What is deprecation?
Deprecation, in its programming sense, is the process of taking older code and marking it as no longer being useful within the codebase, usually because it has been superseded by newer code. The deprecated code is not immediately removed from the codebase because doing so may cause regression errors.
Why is deprecation needed?
In an open source project, the end use of the codebase varies. People may have customisations and plugins that depend on a function that has been targeted for deprecation. Rather than simply removing a function, we must gracefully deprecate the function over a period covered by a number of released versions.
Moodle Core deprecation process
Once it is decided that a function should be deprecated, a two-step process should be followed.
Step 1. Immediate action
Deprecation affects only the current master version, in other words, the deprecation only becomes affective after the next major release.
- If the function is not a member of a class (in other words, it is an independent function), it should be moved, with its PHPDoc and all comments, to lib/deprecationlib.php, which is included everywhere. If the function is a class member, it will need to be deprecated in its current location.
- A debugging message should be added to the function so that, when developer debugging mode is on, attention is drawn to the deprecation. The message should state that the function being called has been deprecated. If the function has been replaced, the user should be directed to the alternative.
debugging('Function foobar() is deprecated, please use class foobarbaz instead', DEBUG_DEVELOPER);
- If the deprecated function has been replaced with a new function, ideally the new function should be called from the deprecated function, so that the new functionality is used. This will make maintenance easier moving forward.
- A @deprecated tag should be added to the PHPDoc for the function description so that IDEs describing the function will note that it is deprecated.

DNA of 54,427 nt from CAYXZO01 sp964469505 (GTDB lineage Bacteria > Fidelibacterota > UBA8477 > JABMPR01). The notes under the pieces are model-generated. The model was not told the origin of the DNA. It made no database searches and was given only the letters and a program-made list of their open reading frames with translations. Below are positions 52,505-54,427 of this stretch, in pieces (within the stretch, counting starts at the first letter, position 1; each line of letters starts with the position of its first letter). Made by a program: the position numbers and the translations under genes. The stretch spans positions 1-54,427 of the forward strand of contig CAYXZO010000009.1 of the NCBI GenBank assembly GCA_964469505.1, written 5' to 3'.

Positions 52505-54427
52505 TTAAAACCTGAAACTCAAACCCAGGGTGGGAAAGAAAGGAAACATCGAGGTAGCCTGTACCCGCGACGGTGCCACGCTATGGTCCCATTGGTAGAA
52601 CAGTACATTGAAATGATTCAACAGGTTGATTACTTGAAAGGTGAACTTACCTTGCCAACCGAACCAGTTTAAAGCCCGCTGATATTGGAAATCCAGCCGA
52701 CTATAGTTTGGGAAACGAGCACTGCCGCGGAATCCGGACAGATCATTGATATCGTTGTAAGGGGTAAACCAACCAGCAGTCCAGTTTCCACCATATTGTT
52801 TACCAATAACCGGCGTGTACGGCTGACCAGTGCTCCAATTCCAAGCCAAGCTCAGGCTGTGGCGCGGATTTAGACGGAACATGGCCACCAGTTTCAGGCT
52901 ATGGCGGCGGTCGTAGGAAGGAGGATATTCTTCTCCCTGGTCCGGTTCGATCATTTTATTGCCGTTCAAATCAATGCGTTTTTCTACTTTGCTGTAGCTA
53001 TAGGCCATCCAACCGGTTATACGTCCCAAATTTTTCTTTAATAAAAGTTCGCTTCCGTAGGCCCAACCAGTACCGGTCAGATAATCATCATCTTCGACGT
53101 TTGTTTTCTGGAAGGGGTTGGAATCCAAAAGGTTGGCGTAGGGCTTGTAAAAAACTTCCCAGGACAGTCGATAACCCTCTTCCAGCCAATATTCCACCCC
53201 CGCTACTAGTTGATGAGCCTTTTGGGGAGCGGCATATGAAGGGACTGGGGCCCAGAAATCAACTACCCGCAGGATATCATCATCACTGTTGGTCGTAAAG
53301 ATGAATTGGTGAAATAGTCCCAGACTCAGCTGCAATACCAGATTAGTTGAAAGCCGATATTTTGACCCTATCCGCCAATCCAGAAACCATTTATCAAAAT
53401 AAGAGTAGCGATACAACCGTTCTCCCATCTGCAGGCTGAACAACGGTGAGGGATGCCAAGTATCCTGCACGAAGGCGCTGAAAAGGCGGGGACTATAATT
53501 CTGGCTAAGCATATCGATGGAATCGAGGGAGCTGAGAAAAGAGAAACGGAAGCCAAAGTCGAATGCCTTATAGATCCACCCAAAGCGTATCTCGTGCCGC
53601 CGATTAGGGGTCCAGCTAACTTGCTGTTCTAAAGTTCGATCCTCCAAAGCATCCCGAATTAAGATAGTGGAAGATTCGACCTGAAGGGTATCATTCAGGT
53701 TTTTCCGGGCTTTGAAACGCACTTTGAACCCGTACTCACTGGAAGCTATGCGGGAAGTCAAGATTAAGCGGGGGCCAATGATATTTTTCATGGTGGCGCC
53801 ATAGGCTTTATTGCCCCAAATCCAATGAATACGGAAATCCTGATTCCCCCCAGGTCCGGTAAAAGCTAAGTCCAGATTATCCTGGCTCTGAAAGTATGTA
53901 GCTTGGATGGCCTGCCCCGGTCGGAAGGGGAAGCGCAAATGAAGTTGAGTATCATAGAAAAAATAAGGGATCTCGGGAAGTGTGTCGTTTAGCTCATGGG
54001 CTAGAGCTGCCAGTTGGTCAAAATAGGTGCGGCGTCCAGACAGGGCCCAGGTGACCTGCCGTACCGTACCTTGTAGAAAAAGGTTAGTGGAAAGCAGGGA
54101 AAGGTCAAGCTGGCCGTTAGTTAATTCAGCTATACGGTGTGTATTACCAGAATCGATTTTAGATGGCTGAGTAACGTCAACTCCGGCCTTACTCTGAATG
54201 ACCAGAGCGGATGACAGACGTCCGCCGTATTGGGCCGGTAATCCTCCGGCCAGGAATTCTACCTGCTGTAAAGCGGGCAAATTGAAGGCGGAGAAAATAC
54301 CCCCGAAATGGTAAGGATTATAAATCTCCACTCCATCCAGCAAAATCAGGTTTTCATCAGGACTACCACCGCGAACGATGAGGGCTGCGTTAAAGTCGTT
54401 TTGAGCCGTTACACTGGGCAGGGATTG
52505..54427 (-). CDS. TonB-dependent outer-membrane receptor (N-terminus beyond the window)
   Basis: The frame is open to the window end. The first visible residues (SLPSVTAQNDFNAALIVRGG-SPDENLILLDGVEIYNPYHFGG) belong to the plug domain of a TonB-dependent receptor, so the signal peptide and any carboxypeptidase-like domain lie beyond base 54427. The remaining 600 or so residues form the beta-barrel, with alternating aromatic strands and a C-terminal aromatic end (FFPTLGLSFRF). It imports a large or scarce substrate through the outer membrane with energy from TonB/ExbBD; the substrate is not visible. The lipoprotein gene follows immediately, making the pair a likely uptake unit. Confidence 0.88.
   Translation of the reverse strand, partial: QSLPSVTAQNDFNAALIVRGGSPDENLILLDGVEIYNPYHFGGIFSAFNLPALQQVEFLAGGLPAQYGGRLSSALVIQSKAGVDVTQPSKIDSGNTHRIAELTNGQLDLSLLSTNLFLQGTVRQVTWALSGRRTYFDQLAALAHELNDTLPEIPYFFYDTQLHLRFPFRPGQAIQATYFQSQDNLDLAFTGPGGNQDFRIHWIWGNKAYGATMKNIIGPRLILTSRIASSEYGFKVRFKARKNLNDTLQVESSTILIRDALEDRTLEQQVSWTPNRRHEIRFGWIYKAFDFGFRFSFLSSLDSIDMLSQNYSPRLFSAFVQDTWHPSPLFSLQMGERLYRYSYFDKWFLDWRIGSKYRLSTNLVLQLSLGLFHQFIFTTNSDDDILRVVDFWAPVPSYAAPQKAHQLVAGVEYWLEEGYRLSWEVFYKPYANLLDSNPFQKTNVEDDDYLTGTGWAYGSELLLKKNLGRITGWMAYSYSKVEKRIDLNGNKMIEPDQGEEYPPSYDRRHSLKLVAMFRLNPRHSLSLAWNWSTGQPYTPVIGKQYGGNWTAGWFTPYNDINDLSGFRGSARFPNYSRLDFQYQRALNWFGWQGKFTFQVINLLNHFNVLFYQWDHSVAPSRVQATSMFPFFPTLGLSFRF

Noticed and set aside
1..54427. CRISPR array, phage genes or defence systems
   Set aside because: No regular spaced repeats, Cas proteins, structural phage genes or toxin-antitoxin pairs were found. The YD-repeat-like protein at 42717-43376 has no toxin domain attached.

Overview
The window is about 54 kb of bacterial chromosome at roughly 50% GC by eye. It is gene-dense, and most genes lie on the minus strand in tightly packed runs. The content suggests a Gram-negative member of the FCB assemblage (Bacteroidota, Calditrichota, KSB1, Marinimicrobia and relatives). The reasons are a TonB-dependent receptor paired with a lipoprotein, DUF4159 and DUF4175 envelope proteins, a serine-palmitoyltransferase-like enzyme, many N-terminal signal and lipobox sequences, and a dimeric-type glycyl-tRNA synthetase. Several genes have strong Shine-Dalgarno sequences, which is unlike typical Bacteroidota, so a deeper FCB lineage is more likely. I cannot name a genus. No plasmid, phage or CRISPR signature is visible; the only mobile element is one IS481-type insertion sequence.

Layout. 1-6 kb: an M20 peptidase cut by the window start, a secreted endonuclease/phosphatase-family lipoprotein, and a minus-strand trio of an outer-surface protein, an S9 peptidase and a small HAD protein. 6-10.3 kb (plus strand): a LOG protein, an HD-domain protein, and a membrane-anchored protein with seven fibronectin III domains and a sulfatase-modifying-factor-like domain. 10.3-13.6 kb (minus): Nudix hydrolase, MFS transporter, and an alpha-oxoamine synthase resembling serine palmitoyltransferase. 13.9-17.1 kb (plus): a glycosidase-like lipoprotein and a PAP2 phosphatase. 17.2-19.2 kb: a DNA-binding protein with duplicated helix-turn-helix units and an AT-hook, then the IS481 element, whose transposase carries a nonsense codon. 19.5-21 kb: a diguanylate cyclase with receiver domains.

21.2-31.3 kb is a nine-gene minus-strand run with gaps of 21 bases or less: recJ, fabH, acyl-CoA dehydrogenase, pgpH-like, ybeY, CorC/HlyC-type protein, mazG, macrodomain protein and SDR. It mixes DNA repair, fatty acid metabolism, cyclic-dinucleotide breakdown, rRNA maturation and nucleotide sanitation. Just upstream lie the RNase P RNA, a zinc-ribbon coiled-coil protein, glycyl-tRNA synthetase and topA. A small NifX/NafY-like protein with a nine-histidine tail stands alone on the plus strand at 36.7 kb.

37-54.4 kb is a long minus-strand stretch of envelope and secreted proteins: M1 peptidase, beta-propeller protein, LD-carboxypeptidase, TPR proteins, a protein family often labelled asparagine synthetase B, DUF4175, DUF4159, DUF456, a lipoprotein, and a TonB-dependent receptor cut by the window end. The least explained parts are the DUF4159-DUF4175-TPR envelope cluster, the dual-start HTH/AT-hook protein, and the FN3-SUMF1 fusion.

- There will need to be an issue associated with the initial part of the deprecation. A second issue needs to be created to finish the job. The first issue will be blocked by the second and a link needs to be added to the issues to indicate that. The second issue needs to be a sub-task of an appropriate deprecation META. For example, if the current version is 2.3.2, the function will be marked as deprecated in 2.4 and should normally be removed for 2.6, so the second issue should be a subtask of a deprecation META for the 2.6 version (MDL-34434). This second issue should include instructions on how to remove the function so that when it comes time to do so, the task is trivial for any developer.
Longer deprecation periods can be considered for functions that are widely used.
Step 2. Final deprecation
- If a function has been marked as deprecated for 2.x (eg. 2.4) and set for removal at 2.x+2 (eg. 2.6), soon after the release of 2.x+1.1 (eg. 2.5.1), the 2.x+2 deprecation META will be processed. This means that the deprecated function will be removed before 2.x+2, but only in the master version. This allows any potential regressions caused by the removal of the function to be exposed as soon as possible.
- All content of the function is removed and in the skeleton that remains, an error statement should be included that reports that the function has been removed. You can direct developers to new function(s) in this message.
throw new coding_exception('check_potential_filename() can not be used any more, please use new file API');
- The PHPDoc for the function should have @param and @return tags removed to reduce the temptation for developers to consider using the function and make it obvious in IDEs that the function has been deprecated. The @deprecated tag should remain.